Exhibit 1 includes all of the major line items from Apple's income statement, compared to 1Q14 results and Above Avalon's expectations. Interestingly, research and development expense continues to remain elevated, rising 43% year-over-year to $1.9B last quarter. 

Exhibit 1: Apple 1Q15 Results Compared to 1Q14 and Above Avalon Expectations

Exhibit 2 highlights Apple's product sales in 1Q15 versus 1Q14 and Above Avalon's expectations. Strong iPhone unit sales and ASP (thanks to the iPhone 6 Plus and reconfigured storage tiers) more than offset weakness in iPad and relatively in-line Mac results. 

Exhibit 2: Apple 1Q15 Results Compared to 1Q14 and Above Avalon Expectations

Additional Themes

iPad Is Finding It's Purpose. Tim Cook essentially gave guidance for the iPad in 2015 by saying he did not expect much change in iPad sales momentum. During the quarter, the company shipped 21.4M iPads, beating my 19.5M estimate, but down from 26.0M last year. iPad continues to find its proper role within the Apple ecosystem. Tim Cook announced 12 additional MobileFirst iOS apps related to the IBM partnership will be released this quarter, which will go along with the 10 apps recently released. Apple is increasingly positioning enterprise as a key market for iPad, which makes a rumored iPad Pro geared towards content creators that much more interesting. First-time buyer rates for iPad remain high with upwards of 50% of iPad sales going to new customers, including a 70% first-time buyer rate in China. iPad ASP continued to decline suggesting that the iPad mini is replacing the iPod touch as the popular entry-level price iOS device. Overall, there wasn't much in the iPad results to suggest any significant changes in my expectations. 

All Eyes Are on China. In what may be the clearest signal of Apple's bullishness on China, Tim Cook mentioned Apple will have 40 stores in China by mid-2016, implying 50% store count growth in a little over a year. We are already seeing the beginning roll-out of this renewed retail focus in China with new stores in Hangzhou and Chongqing. In terms of the Apple online store (now over 350 cities), online revenues in China last quarter were more than the sum of the previous five years. Apple's recent high-profile hires from Burberry (Angela Ahrendts and Chester Chipperfield) would certainly make sense if considering China's importance to Apple and considering Burberry is in the midst of a similar retail expansion program in China. 

Jeff Williams Performing at Highest Level. Apple's SVP of Operations Jeff Williams continues to position himself to be Tim Cook's successor as Apple CEO. While I don't expect any change at the top for many years, Williams is only 50 years old (Cook is 53 years old), and quarterly results like the one Apple just reported show that Williams is executing at the highest levels imaginable. 

Apple's Retail Weapon. It is rather remarkable how Apple is doubling down on its retail efforts (including physical stores), while peers are either scaling back or staying out of the mix. Apple's investments in its retail operations (447 total stores, 182 of which are outside the U.S.) may be one of the most important bets the company has taken over the past 15 years. Looking ahead at the upcoming Apple Watch, having hundreds of retail locations with trained staff represents a significant competitive advantage for Apple.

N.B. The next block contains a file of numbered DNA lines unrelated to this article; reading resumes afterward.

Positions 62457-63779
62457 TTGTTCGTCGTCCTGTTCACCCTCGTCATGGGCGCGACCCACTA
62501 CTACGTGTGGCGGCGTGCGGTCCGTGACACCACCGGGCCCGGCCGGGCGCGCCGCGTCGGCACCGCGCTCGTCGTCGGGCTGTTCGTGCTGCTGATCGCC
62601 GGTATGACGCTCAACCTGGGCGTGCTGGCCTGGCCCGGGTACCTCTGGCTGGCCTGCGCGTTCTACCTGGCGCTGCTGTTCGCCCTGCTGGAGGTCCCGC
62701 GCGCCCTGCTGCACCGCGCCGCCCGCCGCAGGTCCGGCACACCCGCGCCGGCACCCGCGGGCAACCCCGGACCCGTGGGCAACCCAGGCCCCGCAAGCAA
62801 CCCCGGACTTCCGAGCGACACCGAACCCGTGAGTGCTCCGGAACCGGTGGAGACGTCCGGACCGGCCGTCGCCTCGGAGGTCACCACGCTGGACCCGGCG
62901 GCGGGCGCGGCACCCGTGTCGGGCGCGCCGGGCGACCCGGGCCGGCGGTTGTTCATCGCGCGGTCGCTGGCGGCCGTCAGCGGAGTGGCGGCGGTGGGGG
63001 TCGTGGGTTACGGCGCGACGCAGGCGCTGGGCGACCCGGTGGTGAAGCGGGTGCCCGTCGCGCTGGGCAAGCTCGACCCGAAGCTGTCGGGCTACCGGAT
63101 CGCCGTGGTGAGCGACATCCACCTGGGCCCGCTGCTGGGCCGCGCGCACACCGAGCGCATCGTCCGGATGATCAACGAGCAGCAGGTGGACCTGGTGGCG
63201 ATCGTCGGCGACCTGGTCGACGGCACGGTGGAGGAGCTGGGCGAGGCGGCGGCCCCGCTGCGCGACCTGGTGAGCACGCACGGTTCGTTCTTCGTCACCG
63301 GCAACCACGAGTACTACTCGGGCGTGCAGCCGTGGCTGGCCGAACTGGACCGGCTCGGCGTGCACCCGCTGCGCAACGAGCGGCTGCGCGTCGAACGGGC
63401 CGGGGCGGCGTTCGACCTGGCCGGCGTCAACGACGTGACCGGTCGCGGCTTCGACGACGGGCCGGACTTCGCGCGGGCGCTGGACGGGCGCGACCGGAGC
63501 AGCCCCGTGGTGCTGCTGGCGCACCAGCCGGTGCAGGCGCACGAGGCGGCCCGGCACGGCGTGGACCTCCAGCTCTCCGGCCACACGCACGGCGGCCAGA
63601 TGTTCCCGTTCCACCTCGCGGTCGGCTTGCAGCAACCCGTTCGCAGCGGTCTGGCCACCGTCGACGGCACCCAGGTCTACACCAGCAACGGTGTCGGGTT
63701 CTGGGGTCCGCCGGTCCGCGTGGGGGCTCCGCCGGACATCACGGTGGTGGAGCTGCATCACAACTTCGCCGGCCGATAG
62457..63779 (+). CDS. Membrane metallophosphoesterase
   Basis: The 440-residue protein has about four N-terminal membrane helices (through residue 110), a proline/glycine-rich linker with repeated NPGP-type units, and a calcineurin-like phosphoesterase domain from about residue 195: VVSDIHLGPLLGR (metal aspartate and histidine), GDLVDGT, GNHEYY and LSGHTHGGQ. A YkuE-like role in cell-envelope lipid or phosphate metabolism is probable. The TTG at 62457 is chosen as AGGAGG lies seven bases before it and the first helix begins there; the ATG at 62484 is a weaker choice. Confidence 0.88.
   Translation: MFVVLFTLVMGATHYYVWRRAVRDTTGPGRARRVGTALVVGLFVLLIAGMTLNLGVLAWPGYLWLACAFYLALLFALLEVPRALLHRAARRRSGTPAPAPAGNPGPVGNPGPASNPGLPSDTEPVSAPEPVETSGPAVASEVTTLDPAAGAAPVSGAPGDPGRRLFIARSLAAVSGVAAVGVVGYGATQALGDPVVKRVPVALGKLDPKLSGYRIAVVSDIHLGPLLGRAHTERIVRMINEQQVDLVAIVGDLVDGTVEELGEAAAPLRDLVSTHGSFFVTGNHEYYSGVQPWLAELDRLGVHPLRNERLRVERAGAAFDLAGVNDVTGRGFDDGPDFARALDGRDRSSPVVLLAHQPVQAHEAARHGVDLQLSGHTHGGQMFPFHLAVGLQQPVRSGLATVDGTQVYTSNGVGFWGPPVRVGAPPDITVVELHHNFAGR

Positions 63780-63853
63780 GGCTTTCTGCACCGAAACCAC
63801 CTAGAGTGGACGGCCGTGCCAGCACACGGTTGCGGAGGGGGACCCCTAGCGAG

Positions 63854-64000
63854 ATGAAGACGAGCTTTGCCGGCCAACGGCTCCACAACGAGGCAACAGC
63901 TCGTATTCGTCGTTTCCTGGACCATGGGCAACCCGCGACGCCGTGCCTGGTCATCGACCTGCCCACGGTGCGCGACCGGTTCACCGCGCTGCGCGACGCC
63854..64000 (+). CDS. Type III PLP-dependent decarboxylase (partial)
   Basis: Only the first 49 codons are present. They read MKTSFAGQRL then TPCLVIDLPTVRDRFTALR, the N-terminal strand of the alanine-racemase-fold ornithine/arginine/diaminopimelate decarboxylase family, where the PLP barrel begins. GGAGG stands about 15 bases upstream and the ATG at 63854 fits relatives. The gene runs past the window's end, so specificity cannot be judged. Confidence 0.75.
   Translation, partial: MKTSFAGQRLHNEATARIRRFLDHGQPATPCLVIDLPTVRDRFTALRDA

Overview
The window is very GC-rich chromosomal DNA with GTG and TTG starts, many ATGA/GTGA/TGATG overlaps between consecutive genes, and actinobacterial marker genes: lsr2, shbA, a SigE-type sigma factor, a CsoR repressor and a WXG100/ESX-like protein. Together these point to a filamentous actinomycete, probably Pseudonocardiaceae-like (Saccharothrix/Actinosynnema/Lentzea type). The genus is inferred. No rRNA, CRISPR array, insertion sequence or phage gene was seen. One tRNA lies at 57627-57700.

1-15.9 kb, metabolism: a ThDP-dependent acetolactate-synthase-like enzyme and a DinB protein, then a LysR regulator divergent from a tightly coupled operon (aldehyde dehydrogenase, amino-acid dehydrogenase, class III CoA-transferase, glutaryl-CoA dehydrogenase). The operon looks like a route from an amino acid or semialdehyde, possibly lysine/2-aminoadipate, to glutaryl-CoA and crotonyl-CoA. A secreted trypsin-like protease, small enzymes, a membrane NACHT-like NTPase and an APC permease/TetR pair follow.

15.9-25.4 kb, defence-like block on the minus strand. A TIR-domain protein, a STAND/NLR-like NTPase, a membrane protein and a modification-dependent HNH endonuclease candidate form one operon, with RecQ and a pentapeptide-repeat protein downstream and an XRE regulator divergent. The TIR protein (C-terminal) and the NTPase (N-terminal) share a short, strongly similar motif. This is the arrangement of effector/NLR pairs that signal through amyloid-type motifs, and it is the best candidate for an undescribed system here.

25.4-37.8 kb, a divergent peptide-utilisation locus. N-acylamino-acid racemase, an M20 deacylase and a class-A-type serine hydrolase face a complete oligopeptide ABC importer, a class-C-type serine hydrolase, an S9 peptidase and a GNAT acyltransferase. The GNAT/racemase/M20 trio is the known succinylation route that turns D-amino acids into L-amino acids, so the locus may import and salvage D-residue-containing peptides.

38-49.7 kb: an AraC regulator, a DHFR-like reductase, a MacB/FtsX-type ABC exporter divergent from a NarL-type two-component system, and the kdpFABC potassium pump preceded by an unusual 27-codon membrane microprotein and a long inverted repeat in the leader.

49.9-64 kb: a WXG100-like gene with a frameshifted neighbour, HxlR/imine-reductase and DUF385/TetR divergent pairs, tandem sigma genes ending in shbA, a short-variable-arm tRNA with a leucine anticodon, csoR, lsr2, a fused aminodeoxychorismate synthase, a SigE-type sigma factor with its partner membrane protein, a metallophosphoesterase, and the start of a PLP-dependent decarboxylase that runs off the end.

Cash and Capital Management. Apple has $178 billion ($31/share) of cash and marketable securities, up $23 billion from last quarter. Apple currently has $33 billion of long-term debt and $4 billion of commercial paper (short-term debt). Management repurchased 53M shares last quarter for between $5-$6 billion (roughly in-line with expectations). Apple has approximately $16B of share buyback authorization remaining and will likely increase the buyback program, along with raising the quarterly cash dividend, in April.  

Valuation: Investors Searching for Earnings Sustainability. Apple is currently trading at a 16x trailing P/E and a 12x forward P/E. Obviously, such valuation metrics (as well as more granular metrics such as price/free cash flow) would suggest the shares are undervalued given the company's growth metrics, but that has been the case for years. It is much more important to focus on investor's comfort level around Apple's EPS growth and sustainability. Unfortunately, as a consequence of the industry it operates in, Apple's earnings and growth are looked at with more skepticism than peers growing at a much slower rate. Looking ahead, the Street seems to be expecting continued strong iPhone demand and a decent Apple Watch launch.  What will make investors feel more comfortable with earnings sustainability?  Diversification, additional service revenue, and more clarity on how Apple product users treat ecosystem paid upgrades, such as iCloud storage). In the meantime, management will likely continue to be in the market buying back AAPL shares. 

Looking Ahead

Apple is likely entering a new round of revenue growth on the heels of continued follow-through strength of iPhone 6 and 6 Plus in 2015, as well as the impact from Apple Watch revenue beginning in 3Q15, as shown in Exhibit 3.  

Exhibit 3: Apple TTM Revenue (Blue = Reported, Grey = Estimated)

Apple's decision to wait to sell iPhones with large screens until the product was ready will likely go down as a turning point for iPhone. Market share gains will help position the iOS ecosystem to benefit from new services such as Apple Pay, and eventually music streaming, video, health, home, car, and other endeavors. Management often reiterates that Apple is a product company. Record 1Q15 earnings demonstrated that commitment.

This report was produced by Neil Cybart on January 28, 2015 and is not meant to be used as investment advice. I publish a daily email about Apple called AAPL Orchard. Click here for more information and to subscribe.